Overprinting of BIR tax stamps probed
THE GOVERNMENT has launched an investigation into the overprinting of tax seals for cigarettes and liquor that are allegedly used by smugglers to sell contraband in the local market.
Presidential Communications Secretary Martin Andanar said he had ordered an audit of the National Printing Office (NPO) and Apo Productions Unit Inc. (Apo) to determine who are responsible for the unlawful production and distribution of tax stamps.
The NPO and Apo, the designated printers of all accountable forms of the government, are both under the Presidential Communications Office headed by Andanar.
“We have to fix this,” the former television broadcaster said in a roundtable talk with Inquirer reporters and editors last Thursday.
“I have ordered an audit … to show the public that it has been happening … It’s already happening before we came in,” he said.
According to Andanar, the information on the oversupply of tax seals was relayed to him by the Bureau of Internal Revenue (BIR).
He said a BIR official had complained to him about the nefarious activity in the NPO, which is also tasked with printing ballots and other election paraphernalia.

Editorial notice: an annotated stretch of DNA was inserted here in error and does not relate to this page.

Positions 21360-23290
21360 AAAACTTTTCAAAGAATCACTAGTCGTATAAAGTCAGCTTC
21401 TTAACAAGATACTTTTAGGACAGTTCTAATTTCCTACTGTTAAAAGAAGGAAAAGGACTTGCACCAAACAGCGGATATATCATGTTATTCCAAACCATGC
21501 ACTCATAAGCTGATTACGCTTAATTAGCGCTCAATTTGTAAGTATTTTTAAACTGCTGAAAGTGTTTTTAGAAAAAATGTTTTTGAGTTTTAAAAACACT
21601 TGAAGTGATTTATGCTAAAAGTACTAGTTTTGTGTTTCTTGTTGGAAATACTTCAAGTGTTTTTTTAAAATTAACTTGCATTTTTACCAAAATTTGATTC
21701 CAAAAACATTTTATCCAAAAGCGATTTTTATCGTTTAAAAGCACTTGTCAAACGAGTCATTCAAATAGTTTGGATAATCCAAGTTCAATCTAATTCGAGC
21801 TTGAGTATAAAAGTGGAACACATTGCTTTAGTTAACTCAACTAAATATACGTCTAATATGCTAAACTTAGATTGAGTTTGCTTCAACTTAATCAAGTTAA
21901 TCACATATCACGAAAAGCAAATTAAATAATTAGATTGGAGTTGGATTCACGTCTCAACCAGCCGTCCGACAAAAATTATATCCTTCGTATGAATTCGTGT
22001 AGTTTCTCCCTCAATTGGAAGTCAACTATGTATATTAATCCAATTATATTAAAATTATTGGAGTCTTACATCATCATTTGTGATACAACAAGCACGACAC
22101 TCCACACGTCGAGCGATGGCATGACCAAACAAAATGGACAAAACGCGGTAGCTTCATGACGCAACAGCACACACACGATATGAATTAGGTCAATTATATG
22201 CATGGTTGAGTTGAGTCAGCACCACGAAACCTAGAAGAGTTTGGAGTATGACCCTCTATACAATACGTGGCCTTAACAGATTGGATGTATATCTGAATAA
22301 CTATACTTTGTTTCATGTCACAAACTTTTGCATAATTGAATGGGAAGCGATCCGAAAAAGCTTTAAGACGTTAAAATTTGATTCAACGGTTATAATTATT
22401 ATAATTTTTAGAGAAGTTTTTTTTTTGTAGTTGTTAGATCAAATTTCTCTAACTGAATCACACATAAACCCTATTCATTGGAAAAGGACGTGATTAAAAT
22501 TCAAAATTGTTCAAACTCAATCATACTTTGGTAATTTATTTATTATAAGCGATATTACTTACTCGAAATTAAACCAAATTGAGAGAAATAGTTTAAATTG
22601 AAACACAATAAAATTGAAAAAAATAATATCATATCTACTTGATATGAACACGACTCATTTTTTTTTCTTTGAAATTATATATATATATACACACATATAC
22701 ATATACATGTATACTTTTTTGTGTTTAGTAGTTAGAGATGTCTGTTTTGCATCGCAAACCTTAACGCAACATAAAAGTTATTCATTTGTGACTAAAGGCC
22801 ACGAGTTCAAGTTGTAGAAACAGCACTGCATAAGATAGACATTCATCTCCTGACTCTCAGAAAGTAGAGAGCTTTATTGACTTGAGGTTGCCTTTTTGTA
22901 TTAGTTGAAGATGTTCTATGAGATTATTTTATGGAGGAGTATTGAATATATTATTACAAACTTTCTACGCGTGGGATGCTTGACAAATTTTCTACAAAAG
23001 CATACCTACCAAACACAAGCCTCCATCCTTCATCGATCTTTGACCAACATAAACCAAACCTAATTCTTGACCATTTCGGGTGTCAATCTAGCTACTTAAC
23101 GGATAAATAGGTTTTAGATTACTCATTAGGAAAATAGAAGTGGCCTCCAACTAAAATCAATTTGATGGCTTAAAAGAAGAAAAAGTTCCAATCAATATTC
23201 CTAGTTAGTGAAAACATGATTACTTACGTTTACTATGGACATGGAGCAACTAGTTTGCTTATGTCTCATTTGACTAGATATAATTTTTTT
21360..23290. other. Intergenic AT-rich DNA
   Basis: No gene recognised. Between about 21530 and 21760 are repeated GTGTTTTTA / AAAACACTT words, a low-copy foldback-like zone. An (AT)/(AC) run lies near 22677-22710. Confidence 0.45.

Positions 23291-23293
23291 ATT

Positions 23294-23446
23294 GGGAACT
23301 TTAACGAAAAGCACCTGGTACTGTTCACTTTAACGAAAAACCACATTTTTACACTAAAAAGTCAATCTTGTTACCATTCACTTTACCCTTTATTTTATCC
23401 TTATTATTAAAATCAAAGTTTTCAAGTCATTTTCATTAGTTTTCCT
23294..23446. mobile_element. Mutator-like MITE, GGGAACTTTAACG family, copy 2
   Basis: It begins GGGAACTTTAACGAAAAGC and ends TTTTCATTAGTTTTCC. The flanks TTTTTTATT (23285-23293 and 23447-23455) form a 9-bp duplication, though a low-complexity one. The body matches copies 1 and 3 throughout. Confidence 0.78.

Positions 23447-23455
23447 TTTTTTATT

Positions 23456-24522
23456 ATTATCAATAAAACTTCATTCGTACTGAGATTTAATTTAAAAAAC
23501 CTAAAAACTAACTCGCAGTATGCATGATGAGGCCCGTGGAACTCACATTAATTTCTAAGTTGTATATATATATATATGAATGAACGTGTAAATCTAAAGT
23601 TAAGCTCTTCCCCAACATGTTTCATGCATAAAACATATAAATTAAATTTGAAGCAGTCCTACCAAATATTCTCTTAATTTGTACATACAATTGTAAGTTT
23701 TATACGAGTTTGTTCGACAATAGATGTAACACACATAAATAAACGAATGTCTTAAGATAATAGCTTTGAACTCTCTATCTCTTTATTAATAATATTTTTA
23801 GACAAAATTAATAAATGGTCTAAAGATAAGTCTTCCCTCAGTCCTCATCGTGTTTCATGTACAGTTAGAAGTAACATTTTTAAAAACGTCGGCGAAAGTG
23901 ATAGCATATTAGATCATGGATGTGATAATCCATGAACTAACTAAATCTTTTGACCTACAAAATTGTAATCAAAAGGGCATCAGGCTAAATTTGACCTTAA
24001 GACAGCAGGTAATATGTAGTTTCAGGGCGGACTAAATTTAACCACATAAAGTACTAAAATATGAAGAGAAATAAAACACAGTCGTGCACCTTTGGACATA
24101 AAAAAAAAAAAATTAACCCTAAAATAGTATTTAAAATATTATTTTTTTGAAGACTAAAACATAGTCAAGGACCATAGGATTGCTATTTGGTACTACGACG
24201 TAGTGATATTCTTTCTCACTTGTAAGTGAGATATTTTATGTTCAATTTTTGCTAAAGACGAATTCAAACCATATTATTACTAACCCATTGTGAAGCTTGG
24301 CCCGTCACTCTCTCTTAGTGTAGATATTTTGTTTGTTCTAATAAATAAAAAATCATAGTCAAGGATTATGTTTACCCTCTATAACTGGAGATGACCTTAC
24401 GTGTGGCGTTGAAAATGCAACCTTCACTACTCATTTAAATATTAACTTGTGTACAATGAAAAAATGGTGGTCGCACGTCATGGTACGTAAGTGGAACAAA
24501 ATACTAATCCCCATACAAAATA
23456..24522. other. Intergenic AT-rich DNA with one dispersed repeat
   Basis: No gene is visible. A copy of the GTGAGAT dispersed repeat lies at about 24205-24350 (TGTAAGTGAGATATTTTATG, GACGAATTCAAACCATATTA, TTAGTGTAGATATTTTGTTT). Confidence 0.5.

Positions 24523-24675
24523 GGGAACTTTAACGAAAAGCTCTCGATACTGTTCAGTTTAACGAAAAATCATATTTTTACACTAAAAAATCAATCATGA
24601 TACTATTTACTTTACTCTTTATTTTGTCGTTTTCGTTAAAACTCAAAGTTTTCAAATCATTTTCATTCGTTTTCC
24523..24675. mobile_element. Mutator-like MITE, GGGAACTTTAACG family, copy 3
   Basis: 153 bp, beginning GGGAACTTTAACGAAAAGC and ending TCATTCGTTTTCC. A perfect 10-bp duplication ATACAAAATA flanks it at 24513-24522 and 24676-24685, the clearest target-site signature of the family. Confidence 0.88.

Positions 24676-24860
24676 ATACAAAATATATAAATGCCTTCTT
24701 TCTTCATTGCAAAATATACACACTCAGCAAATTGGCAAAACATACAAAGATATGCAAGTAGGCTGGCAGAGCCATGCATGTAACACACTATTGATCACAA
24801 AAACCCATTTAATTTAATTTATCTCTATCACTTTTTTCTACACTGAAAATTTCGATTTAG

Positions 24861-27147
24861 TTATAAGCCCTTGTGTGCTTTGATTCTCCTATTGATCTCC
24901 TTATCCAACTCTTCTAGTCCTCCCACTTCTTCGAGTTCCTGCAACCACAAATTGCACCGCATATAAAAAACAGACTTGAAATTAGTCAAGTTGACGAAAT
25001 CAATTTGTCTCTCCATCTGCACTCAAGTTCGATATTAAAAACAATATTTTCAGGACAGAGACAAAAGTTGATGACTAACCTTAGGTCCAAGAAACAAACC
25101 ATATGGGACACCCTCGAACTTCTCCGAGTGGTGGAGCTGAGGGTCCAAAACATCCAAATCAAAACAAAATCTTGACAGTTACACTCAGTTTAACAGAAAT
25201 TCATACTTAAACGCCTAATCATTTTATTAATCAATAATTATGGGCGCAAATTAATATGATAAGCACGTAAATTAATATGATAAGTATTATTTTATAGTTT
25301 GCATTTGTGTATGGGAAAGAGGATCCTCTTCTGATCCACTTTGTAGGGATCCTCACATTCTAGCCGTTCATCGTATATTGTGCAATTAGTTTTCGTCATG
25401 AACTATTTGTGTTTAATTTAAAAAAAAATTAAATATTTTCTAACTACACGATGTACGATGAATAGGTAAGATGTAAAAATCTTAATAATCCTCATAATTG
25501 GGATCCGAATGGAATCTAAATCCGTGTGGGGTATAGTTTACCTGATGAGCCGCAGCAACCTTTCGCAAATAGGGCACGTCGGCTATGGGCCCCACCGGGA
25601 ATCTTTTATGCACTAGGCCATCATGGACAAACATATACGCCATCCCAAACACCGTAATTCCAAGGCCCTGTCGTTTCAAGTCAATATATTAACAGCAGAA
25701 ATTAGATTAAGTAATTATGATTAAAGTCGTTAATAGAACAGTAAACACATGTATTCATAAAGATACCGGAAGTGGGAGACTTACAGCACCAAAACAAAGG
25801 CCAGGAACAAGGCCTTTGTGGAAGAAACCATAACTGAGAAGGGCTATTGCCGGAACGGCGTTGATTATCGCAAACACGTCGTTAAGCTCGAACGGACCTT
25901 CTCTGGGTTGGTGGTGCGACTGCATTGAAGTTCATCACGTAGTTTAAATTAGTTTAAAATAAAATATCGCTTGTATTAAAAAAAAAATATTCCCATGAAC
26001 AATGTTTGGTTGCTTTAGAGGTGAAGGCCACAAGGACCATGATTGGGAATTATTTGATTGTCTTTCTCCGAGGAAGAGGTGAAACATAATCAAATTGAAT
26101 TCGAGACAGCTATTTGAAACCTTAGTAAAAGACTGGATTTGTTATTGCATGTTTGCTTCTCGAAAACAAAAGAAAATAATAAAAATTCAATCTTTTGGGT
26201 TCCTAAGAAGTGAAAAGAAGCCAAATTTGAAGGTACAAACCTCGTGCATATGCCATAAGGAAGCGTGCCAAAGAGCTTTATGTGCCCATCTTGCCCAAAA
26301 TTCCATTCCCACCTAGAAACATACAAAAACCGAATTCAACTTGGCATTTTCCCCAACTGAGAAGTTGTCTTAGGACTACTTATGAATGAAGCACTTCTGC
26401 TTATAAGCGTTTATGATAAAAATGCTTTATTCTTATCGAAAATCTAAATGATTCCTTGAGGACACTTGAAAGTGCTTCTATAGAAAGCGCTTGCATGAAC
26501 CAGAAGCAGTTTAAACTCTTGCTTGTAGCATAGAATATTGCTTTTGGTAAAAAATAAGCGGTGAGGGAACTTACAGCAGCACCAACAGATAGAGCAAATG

The official claimed the overprinting of tax seals was being done by somebody “inside” the NPO.
“It’s difficult to get evidence, but the BIR said it’s [true]. So now they have to produce the evidence that there was double printing of the tax seals for cigarettes and liquor,” Andanar said.
If proven true, he said, the government could have lost a significant amount in potential revenue from the excise taxes that the BIR should have collected from manufacturers of cigarettes and liquor.
“I was told the tax seals were being used to sell cigarettes and alcoholic beverages that were smuggled into the country,” Andanar said.
Last year, then BIR Chief Kim Henares said her office was verifying information that bogus tax stamps were being attached to cigarette packs.
Subscribe to INQUIRER PLUS to get access to The Philippine Daily Inquirer & other 70+ titles, share up to 5 gadgets, listen to the news, download as early as 4am & share articles on social media. Call 896 6000.